• Fiorella Spadavecchia, Art historian, Soprintendenza Speciale per il Patrimonio storico, artistico ed etnoantropologico e per il Polo Museale della città di Venezia e dei comuni della Gronda lagunare
  • Marco Verità, Research Engineer, Laboratorio di Analisi dei Materiali Antichi LAMA, Università IUAV, Venezia

Co-ordinators

  • Françoise Barbe and Letizia Caselli

Istituto di Storia dell’Arte della Fondazione Giorgio Cini in collaborazione con Musée du Louvre e Centre de Recherche et de Restauration des Musées de France

Programme

Giovedì 16 ottobre

Mattino

9.30 Saluti

  • Luca Massimo Barbero, direttore dell’Istituto di Storia dell’Arte della  Fondazione Giorgio Cini

Apertura dei lavori

  • Letizia Caselli e Françoise Barbe

 Ragioni della fortuna e dello stile: geografia artistica e culturale

10.00-13.00

Presiede Françoise Barbe

  • Marie-Elsa Dantan (Musée du Louvre, Parigi)
    Le corpus des émaux
  • Béatrice Beillard (Parigi)
    Motifs de dorure et dispositions sur les émaux vénitiens des collections du Louvre et du Musée de Cluny

Coffee Break

  • Bertrand Jestaz (École Pratique des Hautes Etudes, Parigi)
    Les émaux vénitiens, entre verrerie et orfèvrerie: un état de la question
  • Rosa Barovier Mentasti (Venezia), Cristina Tonini (Milano)
    Tra rami smaltati e vetri soffiati di Murano

13.00-13.30

Discussione

POMERIGGIO

15.00-17.30

Presiede Letizia Caselli

  • Eva Helfenstein (Cambridge – MA)
    L’orfèvrerie émaillée italienne au XVe siècle
  • Véronique Notin (Musée des Beaux-Arts, Limoges)
    Le travail du cuivre émaillé à Limoges

Coffee Break

  • Luciano Borrelli (Trento)
    L'araldica nei rami smaltati del Rinascimento italiano
  • Maurizio Mondini (Civici Musei d'Arte e Storia, Brescia)
    Gli smalti veneziani dei Civici Musei d'Arte e Storia di Brescia, vicende collezionistiche e ipotesi sulla committenza

17.30-18.00

Discussione

Venerdì 17 ottobre   

MATTINO

9.30-13.00

Collezioni, collezionismo e collezionisti dal XVIII al XX secolo

Presiede Rosa Barovier Mentasti

  • Francesca Tasso (Civiche Raccolte d'Arte Applicata del Castello Sforzesco, Milano), Lavinia Galli (Museo Poldi Pezzoli, Milano)
    Collezionismo italiano e storiografia in Italia tra fine XIX e XX secolo
  • Letizia Caselli (Fondazione Giorgio Cini, Venezia)
    La collezione di smalti detti veneziani di Vittorio Cini. Del crocevia storiografico e di alcuni circuiti antiquari tra connoisseurs

Coffee Break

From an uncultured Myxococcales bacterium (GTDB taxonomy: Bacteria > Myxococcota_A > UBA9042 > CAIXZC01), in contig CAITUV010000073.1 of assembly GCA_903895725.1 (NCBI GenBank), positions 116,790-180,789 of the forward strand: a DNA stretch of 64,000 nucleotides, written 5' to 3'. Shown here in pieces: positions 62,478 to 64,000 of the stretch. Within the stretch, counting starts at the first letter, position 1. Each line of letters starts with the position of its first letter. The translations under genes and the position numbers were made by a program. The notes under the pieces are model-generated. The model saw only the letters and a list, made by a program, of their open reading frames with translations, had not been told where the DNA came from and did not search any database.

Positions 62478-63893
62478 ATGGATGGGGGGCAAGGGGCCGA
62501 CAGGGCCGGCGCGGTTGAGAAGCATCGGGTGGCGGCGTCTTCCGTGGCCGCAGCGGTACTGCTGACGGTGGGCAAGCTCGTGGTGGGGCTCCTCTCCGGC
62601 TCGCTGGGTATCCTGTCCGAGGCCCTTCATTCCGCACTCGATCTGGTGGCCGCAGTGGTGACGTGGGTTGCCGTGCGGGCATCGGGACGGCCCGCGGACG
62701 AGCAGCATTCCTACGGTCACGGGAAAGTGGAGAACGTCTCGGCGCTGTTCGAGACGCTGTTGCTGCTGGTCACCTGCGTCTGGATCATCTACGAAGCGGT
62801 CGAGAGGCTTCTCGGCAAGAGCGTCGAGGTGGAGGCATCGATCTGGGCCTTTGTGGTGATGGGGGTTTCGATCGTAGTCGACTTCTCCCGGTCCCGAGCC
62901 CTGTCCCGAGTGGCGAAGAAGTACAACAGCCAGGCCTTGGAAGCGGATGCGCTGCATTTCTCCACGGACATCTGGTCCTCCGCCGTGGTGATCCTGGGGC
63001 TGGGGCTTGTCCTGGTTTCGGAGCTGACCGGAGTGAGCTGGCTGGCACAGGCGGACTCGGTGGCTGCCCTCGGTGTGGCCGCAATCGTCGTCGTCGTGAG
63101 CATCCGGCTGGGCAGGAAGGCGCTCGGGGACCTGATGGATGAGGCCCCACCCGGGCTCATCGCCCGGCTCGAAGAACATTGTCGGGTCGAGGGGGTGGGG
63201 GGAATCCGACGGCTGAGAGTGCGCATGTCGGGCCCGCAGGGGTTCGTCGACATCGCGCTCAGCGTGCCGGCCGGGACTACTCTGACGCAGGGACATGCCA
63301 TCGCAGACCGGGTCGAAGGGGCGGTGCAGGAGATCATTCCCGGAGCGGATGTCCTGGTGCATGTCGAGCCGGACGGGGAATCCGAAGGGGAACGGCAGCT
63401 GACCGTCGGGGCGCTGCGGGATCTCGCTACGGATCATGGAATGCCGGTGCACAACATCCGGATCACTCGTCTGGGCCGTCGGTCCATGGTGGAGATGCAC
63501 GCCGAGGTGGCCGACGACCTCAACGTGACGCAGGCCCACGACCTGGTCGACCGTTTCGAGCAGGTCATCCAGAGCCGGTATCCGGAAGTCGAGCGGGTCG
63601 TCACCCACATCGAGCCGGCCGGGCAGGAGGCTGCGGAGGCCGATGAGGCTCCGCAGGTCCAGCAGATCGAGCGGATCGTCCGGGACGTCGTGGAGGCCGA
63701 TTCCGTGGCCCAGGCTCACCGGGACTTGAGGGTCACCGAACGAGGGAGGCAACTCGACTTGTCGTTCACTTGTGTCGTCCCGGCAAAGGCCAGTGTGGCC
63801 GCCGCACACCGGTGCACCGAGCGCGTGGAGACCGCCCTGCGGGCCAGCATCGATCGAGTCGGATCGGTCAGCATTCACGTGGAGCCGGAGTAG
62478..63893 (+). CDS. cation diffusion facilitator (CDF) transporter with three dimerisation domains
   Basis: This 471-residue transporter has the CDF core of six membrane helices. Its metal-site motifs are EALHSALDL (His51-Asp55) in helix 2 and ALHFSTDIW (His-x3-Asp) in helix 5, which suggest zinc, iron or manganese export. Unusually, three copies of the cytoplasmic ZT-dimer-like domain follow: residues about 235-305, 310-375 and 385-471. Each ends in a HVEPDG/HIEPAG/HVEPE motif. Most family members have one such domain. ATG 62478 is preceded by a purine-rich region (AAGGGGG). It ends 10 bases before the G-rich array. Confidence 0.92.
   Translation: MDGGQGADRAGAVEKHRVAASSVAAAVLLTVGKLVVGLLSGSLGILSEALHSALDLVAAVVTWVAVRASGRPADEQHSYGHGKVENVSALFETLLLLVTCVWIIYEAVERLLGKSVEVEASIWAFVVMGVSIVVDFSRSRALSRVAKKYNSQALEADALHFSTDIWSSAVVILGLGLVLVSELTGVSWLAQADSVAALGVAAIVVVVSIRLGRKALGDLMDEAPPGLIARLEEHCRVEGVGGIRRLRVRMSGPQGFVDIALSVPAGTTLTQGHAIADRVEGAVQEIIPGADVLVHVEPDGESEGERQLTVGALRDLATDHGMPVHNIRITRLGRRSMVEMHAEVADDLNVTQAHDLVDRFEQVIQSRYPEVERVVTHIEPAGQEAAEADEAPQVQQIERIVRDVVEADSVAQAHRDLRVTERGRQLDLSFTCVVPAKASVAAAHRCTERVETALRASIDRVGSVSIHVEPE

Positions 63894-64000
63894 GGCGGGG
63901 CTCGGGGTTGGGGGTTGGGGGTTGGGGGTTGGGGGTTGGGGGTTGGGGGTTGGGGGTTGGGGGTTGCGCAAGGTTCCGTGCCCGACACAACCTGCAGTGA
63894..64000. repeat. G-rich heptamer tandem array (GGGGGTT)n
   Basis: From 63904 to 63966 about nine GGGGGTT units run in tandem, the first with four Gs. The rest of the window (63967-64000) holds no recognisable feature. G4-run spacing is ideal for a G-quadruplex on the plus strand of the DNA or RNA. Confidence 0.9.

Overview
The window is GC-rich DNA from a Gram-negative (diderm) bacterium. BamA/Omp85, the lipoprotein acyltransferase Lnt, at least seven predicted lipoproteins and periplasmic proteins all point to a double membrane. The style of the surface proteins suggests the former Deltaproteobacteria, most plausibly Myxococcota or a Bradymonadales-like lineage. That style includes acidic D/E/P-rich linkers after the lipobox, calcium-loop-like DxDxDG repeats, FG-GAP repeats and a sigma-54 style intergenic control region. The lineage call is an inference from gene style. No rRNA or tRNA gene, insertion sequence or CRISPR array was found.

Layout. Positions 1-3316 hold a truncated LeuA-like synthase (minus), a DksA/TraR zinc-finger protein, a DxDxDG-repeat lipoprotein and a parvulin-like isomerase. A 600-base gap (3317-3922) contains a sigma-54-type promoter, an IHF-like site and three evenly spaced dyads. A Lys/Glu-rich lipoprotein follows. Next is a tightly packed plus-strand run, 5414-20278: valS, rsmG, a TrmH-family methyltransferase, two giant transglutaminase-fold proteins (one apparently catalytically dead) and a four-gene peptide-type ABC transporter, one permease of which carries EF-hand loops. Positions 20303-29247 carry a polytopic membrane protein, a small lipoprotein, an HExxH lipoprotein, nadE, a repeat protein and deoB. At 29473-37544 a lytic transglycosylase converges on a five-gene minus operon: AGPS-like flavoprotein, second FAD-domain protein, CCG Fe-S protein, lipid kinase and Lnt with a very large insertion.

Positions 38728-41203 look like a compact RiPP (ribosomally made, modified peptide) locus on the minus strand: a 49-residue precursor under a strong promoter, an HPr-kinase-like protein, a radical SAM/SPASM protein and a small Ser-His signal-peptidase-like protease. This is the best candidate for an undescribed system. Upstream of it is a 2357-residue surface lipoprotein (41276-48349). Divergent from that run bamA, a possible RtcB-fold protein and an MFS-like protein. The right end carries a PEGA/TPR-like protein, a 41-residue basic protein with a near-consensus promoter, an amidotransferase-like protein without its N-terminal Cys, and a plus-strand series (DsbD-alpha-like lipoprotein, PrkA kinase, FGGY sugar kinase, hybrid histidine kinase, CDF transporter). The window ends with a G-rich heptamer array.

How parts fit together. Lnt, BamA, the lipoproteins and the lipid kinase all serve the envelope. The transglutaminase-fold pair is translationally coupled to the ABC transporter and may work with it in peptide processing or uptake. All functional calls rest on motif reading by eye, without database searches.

• Françoise Barbe (Musée du Louvre, Parigi)
    Les émaux dits vénitiens en France aux XIXe et XXe siècles. Collections et aspects historiographiques
  • Reino Liefkes  (Victoria and Albert Museum, Londra)
    The collection of enamels in the Victoria and Albert Museum
  • Lucio Riccetti (Università degli Studi, Perugia)
    ‘Smalti veneziani’ nella collezione di J. Pierpont Morgan. Prime ricognizioni

13.00-13.30

Discussione

POMERIGGIO

14.30-17.30

Scienza e tecnologie

Presiede Simone Porcinai

  • Isabelle Biron (Centre de Recherche et de Restauration des Musées de France / Laboratorio di Analisi dei Materiali Antichi dell’Università IUAV di Venezia)
    Examens et analyses scientifiques des cuivres émaillés, dits vénitiens, de la Renaissance: techniques de fabrication et matériaux employés
  • Andrea Cagnini (Opificio delle Pietre Dure, Laboratorio di Analisi dei Materiali Antichi dell’Università IUAV di Venezia, Museo Stibbert, Museo Nazionale del Bargello, Firenze)
    Analisi degli smalti nei manufatti delle collezioni Cini, Stibbert e del Bargello: originali, integrazioni e restauri

Coffee Break

  • Marco Verità (Laboratorio di Analisi dei Materiali Antichi dell’Università IUAV di Venezia, Opificio delle Pietre Dure, Centre de Recherche et de Restauration des Musées de France)
    Confronto tra le analisi e le fonti storiche: tecniche e provenienza degli smalti 

17.30-18.00

Discussione

Presentazione del restauro dello specchio della collezione della Fondazione Giorgio Cini

Sabato 18 ottobre

9.30-11.30

Restauro e conservazione

Presiede Marco Verità

  • Serena Bidorini (Soprintendenza Speciale per il Patrimonio storico, artistico ed etnoantropologico e per il Polo Museale della città di Venezia e dei comuni della Gronda lagunare)
    Il restauro del nucleo di rami smaltati veneziani della Galleria di Palazzo Cini: note di metodo
  • Béatrice Beillard (Parigi)
    La restauration du chandelier du Musée de Cluny CL 22603

Coffee Break

  • Clarice Innocenti (Opificio delle Pietre Dure, Firenze), Mari Yanagishita (Firenze)
    Un caso di studio: il restauro dello specchio smaltato Cini
  • Fabio Peron, Marina Vio (Università IUAV, Venezia)
    Conservazione e fruizione: allestimento e illuminotecnica degli smalti

11.30-12.00 Discussione

12.00-13.00 Conclusioni

Places

  • Istituto di Storia dell'Arte Fondazione Giorgio Cini onlus Isola di San Giorgio Maggiore
    Venice, Italian Republic (30124)

Date(s)

  • Thursday, October 16, 2014
  • Friday, October 17, 2014
  • Saturday, October 18, 2014

Keywords

  • émail, verre, Venise, collectionnisme

Contact(s)

  • Françoise Barbe
    courriel : francoise [dot] barbe [at] louvre [dot] fr
  • Letizia Caselli
    courriel : caselli [at] iuav [dot] it
  • Isabelle Biron
    courriel : isabelle [dot] biron [at] culture [dot] gouv [dot] fr

Reference Urls

Information source

  • Françoise Barbe
    courriel : francoise [dot] barbe [at] louvre [dot] fr

To cite this announcement

« “Venetian” enamels on copper from the Italian Renaissance », Colloquium, Calenda, Published on Monday, October 06, 2014, https://calenda.org/301269